Sudha Seshadri wanted to be a doctor since childhood, when she watched her mother suffer from multiple sclerosis, a neurologic disorder that would kill her when Seshadri was a 19-year-old medical school student in southern India. After her father died the same year, Seshadri transferred to be closer to her young brother and completed her training in Delhi, where she met her husband.
Her husband, a cardiologist interested in prevention, wanted to work with the world-famous Framingham Heart Study, a longitudinal study that has identified important high-risk factors. But when the family later moved from India to Massachusetts for the long term — her husband is now the project’s principal investigator— Seshadri, by then a neurologist, felt torn.
“A part of me was a little guilty about leaving a developing country with a greater need for neurologists,” she says. “The patients in India need me more than the patients in the U.S.”
There was, however, a way she could still make the most significant contribution possible: America leads the world in medical research. Seshadri went on to make a name for herself in dementia and aging research, focusing on genetics, risk factors, differential diagnoses, and disease prevention.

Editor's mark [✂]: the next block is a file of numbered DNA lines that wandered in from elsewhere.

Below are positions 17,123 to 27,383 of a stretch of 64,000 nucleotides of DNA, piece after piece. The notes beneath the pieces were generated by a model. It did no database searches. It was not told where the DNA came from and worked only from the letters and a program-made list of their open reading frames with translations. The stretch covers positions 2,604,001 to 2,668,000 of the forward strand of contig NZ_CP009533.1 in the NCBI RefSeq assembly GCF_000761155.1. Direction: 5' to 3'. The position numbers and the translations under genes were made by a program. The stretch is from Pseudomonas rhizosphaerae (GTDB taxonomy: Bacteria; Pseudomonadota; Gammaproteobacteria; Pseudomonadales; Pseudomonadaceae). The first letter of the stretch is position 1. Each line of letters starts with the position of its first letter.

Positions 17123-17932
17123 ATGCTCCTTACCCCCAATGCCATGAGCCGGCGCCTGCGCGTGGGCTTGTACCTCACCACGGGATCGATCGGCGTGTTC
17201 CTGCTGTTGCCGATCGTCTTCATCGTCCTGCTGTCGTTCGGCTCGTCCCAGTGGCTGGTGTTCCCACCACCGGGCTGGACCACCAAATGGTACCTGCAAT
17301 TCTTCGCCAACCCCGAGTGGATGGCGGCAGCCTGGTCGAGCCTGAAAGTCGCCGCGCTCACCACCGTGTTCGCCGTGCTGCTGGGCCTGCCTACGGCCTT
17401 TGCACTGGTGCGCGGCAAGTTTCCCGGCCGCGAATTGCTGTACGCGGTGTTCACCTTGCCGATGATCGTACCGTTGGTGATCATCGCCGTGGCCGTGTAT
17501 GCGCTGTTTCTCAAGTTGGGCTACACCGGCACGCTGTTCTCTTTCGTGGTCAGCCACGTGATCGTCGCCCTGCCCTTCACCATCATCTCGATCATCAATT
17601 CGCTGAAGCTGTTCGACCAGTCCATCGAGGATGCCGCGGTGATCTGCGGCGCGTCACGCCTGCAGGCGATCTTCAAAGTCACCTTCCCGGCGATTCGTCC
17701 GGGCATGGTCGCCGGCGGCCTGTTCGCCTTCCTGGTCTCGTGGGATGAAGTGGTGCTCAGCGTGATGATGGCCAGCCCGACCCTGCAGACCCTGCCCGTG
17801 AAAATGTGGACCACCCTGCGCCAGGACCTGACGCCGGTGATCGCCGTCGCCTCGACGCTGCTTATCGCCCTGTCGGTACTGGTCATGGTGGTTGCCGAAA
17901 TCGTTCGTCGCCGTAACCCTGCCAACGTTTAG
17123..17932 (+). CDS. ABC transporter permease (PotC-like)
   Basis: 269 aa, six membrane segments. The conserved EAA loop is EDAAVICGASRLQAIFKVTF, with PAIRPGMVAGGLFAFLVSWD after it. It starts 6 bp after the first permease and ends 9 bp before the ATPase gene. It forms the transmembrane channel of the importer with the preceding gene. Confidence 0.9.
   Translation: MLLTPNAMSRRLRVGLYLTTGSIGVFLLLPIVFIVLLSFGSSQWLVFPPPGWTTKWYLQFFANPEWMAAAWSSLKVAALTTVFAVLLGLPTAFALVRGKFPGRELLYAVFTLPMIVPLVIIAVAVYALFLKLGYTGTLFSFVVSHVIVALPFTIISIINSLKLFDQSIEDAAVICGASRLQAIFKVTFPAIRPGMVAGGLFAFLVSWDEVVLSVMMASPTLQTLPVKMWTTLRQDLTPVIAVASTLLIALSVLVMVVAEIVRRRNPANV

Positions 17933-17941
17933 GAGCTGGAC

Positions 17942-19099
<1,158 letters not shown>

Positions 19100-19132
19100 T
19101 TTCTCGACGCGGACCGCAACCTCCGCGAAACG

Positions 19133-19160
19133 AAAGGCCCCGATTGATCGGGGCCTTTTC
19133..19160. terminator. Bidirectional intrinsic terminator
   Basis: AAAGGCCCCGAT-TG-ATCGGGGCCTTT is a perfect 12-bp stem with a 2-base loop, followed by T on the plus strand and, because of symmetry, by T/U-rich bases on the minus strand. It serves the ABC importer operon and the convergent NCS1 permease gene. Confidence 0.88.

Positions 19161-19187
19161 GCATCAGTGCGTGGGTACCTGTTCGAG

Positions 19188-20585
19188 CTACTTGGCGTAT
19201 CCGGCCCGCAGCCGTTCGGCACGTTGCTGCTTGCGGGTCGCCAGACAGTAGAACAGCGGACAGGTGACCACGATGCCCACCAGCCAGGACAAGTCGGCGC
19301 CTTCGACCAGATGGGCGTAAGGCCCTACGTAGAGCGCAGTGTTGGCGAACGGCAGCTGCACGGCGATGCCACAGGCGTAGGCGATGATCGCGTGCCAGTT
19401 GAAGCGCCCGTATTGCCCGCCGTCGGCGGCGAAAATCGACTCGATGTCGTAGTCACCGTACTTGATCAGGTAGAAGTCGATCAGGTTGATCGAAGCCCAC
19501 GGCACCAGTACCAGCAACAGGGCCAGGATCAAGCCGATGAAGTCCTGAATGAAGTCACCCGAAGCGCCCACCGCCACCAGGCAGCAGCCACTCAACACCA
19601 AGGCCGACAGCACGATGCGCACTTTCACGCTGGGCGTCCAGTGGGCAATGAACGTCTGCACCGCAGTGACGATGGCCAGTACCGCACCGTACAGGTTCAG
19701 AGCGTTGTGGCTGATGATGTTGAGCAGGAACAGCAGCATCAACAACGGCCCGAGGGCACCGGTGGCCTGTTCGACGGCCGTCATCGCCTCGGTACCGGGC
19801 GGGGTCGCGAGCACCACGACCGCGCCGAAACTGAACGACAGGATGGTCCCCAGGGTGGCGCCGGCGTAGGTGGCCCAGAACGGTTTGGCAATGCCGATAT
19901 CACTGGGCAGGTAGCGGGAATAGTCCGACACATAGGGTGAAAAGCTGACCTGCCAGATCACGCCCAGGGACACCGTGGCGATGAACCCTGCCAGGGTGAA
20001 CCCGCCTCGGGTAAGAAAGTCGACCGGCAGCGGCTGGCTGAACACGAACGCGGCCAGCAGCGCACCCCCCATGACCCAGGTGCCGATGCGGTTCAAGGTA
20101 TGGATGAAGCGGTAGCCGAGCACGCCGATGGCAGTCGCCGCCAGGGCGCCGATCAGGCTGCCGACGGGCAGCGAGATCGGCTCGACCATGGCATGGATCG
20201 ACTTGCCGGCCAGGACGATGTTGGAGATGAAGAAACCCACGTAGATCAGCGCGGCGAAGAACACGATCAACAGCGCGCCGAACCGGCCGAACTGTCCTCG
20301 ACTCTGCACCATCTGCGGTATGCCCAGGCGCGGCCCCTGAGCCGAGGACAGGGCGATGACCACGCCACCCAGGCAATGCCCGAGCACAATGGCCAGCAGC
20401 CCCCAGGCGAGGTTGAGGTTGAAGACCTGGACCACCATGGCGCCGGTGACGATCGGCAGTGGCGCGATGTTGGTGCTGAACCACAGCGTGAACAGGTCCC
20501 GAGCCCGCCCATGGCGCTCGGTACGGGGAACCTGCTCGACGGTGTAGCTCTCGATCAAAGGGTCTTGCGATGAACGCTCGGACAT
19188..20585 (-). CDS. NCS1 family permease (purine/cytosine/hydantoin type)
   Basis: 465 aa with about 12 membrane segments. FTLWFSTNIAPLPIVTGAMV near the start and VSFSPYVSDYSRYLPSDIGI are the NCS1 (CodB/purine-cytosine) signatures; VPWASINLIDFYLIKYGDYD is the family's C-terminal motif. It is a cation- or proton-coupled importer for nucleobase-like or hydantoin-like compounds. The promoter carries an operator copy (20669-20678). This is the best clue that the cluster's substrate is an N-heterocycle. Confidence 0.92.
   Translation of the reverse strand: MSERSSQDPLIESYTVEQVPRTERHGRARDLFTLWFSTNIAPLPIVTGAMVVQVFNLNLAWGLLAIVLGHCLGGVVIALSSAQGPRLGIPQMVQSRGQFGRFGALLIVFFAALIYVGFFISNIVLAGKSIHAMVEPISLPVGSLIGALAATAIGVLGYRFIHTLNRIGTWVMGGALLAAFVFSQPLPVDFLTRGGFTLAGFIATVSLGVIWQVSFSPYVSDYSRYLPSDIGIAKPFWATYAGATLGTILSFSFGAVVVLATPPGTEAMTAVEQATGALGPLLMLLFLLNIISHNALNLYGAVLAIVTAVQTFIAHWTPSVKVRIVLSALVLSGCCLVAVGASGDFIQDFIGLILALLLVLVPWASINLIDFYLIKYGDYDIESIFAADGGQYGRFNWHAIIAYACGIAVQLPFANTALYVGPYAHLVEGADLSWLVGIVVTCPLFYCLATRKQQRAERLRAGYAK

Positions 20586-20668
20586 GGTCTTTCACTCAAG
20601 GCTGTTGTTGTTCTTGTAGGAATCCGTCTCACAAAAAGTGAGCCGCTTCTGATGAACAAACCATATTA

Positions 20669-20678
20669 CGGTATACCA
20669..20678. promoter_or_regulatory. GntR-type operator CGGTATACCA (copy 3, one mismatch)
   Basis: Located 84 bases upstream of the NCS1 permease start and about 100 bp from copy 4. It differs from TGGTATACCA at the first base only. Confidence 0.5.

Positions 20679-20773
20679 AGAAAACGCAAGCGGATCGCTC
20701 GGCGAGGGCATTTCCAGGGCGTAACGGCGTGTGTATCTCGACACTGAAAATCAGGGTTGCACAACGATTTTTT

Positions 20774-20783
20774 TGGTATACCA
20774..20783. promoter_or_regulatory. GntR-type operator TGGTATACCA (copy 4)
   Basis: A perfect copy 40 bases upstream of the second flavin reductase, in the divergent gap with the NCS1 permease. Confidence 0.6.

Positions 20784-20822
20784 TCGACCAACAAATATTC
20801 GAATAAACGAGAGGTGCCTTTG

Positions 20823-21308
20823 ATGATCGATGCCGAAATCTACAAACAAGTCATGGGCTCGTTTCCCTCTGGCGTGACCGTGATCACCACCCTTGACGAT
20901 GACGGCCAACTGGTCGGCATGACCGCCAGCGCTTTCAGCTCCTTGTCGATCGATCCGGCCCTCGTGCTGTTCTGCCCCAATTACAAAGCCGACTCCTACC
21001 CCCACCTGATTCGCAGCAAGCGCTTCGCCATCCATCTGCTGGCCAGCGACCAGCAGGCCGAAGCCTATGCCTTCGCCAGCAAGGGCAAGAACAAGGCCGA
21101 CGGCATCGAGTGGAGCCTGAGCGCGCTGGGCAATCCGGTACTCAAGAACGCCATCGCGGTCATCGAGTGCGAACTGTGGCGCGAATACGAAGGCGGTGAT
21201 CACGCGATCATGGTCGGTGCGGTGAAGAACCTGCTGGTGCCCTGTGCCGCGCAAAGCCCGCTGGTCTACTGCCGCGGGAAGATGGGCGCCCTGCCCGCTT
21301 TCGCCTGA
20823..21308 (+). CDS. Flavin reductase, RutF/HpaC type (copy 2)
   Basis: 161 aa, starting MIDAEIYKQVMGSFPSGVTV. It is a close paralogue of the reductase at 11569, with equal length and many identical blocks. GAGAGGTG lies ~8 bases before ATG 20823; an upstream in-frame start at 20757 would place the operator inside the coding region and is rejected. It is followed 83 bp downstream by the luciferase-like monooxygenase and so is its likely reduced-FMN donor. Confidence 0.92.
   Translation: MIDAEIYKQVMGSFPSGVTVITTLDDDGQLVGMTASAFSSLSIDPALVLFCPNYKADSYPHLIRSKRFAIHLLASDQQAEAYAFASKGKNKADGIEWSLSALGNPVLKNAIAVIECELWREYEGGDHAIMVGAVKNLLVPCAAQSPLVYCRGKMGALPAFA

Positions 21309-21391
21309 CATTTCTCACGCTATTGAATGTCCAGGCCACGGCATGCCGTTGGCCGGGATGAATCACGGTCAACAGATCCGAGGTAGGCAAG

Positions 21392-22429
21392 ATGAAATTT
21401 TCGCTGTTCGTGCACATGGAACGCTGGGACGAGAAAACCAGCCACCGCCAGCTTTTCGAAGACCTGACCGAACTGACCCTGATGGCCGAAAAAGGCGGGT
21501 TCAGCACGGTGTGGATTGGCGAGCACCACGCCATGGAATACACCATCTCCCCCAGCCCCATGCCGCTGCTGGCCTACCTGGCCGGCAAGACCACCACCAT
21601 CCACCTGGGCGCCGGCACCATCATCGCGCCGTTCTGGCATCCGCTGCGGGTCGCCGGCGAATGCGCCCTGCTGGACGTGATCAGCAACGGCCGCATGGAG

“We tend to tell people your diagnosis is Alzheimer’s, when each person’s diagnosis is different based on their genetics and life experiences,” she explains. “We need to individualize their treatment rather than look for one magic pill that will fix everybody.”
Seshadri’s daughter was grown and out of the house — she is now a pediatrician — when Seshadri received a call: Would she like to be the founding director of the Glenn Biggs Institute for Alzheimer’s & Neurodegenerative Diseases, in San Antonio. “It was a beautiful city,” she says. And the Glenn Biggs “was really a mission. It was the risk, to think big, that drew me in.”
The institute opened with her at the helm in December 2017. Previously, San Antonians had to travel to Dallas or Houston, and Hispanics represented only one percent of clinical trials. Seshadri’s team, which has already raised $24 million as of May 2019, is changing that, with on-site clinical trials and patient care.
“The disease may be different in the Hispanic population,” she says. “We need more studies, and they could provide new clues that help everyone with dementia, Hispanic or not.”